Belarusian editors, writers, and opposition figures, however, assert that the move is aimed at stricter control of cultural life in Belarus. They say the authorities in Minsk are trying to prevent contributors critical of the government of President Lukashenka from being published.

Alla Kanapelka is the editor in chief of "Krynitsa," which has a circulation of about 750. Kanapelka told RFE/RL that, until now, "Krynitsa" had been formally supported by the state. She said, however, that the magazine has not received any money from the authorities this year. She added that the staff has been working without pay but has managed to publish three issues this year. She noted that "Krynitsa" is not interested in politics and that its content concentrates mainly on literature and culture.

Kanapelka said representatives from the new Office of Literature and Art visited "Krynitsa's" offices recently and that she is afraid she may lose her job. Kanapelka was asked what kind of criticisms were voiced by the new managers.

"No reproaches were made," she commented. "They only said that our magazine is losing money, has a small circulation, and that the financial situation is difficult. This is an absolute truth."

Kanapelka said the authorities are promising more subsidies and new equipment to "Krynitsa" as part of the Office of Literature and Art. She noted, however, that "Krynitsa" and the other magazines will not be separate legal entities and will not belong to the Union of Belarusian Writers.

Uladzimir Nyaklyayeu is a Belarusian poet, former chairman of the Belarusian Union of Writers, and a former editor of "Krynitsa." Nyaklyayeu, who recently emigrated to Finland, is one of those who have been critical of the Office of Literature and Art. He told RFE/RL that the creation of the new entity is a punishment to literary magazines for publishing the works of such independent authors as Vasil Bykau, Alyaksey Dudarau, and Nyaklyayeu himself.

Nyaklyayeu said there are no prominent literary figures in Belarus who support the authorities and added that that the government is, in effect, trying to create some of its own.

"One of the ideas that pushed forward the creation of the [Office of Literature and Art] is to change the literary hierarchy [in Belarus] and to create some new names in literature [that are loyal to the authorities] out of nothing," he observed.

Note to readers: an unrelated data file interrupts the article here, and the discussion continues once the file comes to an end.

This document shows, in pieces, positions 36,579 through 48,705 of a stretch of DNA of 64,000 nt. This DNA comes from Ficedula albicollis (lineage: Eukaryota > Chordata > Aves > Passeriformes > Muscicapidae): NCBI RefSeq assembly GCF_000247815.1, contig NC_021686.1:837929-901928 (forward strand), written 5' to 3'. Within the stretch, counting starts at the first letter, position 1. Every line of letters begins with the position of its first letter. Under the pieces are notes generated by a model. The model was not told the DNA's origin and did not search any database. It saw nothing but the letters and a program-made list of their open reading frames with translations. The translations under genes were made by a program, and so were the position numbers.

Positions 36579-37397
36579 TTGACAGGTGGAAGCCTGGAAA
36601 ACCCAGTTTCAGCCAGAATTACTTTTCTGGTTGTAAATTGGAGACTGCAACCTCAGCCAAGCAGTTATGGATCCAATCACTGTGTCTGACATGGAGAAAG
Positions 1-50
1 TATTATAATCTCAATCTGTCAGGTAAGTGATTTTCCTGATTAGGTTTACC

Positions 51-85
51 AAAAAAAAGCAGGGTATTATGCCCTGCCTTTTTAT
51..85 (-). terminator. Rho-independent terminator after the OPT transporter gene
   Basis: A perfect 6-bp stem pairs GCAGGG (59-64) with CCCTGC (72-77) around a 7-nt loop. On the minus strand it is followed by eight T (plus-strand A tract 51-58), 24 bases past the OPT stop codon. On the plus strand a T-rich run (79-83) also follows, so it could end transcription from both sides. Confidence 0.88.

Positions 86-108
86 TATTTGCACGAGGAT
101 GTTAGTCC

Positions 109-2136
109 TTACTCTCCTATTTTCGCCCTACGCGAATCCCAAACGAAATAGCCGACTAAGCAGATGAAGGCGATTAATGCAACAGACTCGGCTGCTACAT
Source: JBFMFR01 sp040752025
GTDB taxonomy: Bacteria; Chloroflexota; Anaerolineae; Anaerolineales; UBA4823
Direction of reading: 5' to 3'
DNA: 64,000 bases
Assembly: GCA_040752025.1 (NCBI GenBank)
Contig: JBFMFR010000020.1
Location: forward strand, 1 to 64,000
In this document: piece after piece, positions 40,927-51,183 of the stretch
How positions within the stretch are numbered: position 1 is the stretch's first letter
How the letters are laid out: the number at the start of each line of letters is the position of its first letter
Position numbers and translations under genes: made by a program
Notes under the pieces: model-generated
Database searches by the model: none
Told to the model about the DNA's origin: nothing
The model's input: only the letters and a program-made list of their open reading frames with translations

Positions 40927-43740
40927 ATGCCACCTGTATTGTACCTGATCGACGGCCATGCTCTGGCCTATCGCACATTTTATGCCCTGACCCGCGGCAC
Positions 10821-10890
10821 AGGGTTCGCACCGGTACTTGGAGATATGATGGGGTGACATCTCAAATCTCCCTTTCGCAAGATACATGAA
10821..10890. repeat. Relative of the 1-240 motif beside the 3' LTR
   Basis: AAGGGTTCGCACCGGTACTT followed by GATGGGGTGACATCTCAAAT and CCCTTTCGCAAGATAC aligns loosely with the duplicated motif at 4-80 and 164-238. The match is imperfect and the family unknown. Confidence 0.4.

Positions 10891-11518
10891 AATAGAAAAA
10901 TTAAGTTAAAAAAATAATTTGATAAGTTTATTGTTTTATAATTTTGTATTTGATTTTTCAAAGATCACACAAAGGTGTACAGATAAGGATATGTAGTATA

Nyaklyayeu said he had tried to privatize "Krynitsa" while he was its editor, but was refused because of what he called legal reasons, but which he believes simply hid the real motives of Belarusian authorities.

"The authorities cannot let a literary magazine, which they think is an ideological enterprise, fall into private hands," he said.

Writer Vasil Bykau -- best known for his novels "A Sign of Disaster" and "The Dead Do Not Feel Pain" -- has also been critical of the Belarusian authorities. Bykau -- who is living in exile in Germany -- told RFE/RL he is certain that the creation of the Office of Literature and Art means the editors of the magazines will be expected to be loyal to the authorities in Minsk and that there will be fewer opportunities for Belarusian writers to be published in their own country.

He said the main problem is the negative attitude in the upper echelons of government to Belarusian culture. According to Bykau, the authorities in Minsk seek greater integration with Russia and are hostile to the spread of Belarusian culture. He believes the takeover of the magazines is only the first of many discriminatory measures to come.

"The authorities took away the property of the Union of Writers, namely the Writers Palace, which was built using the money of the Writers Union, and so the writers lost part of their income. Now the time has come for the literary magazines, which were also published by the Union of Writers," Bykau commented.

Kastsyan, the new head of the Office of Literature and Art, said he considers Bykau's work to be old-fashioned and predicts he will eventually have to return from exile.

"Nobody needs him there," Kastsyan said. "He has also lost his stature [in Belarus]. Nobody wants to read him, even in schools. We must accept that the books written in the Belarusian language are not successful in the country. They are practically not published."

Bykau said books in the Belarusian language are not popular simply because they are not available and that it is state policy not to support Belarusian culture.

(RFE/RL journalist Valentinas Mite wrote this report.)

TRAVEL AGENT PROMISES VACATION WITH A DIFFERENCE. Sixteen years ago today, the world's worst civilian nuclear accident turned Chornobyl into a byword for disaster. The images broadcast on television appeared like scenes from a terrible war against an invisible enemy. The world watched the hissing Geiger counters, the firefighters trying to plug the gaping hole in the reactor, and the evacuations of thousands from what became known as "the zone" with a mixture of fascination and horror. For years, the zone remained closed to all outsiders. But now, in a surprising move, the Ukrainian government has begun to promote limited tourism to the area. It's not for everyone, but those who prefer to experience things firsthand can now sign up for a daytrip to Chornobyl, and it even comes with lunch included.

This is ecotourism with a difference -- no tents, mosquito repellent, or scuba gear needed. Instead, standard equipment includes a Geiger counter, protective clothing, and a disposable respirator. Contact with the surrounding environment is limited to a few hours and most of the sights are, sadly, all too man-made. Welcome to the "Chornobyl Tour" currently being offered by the Kyiv-based SAM travel agency.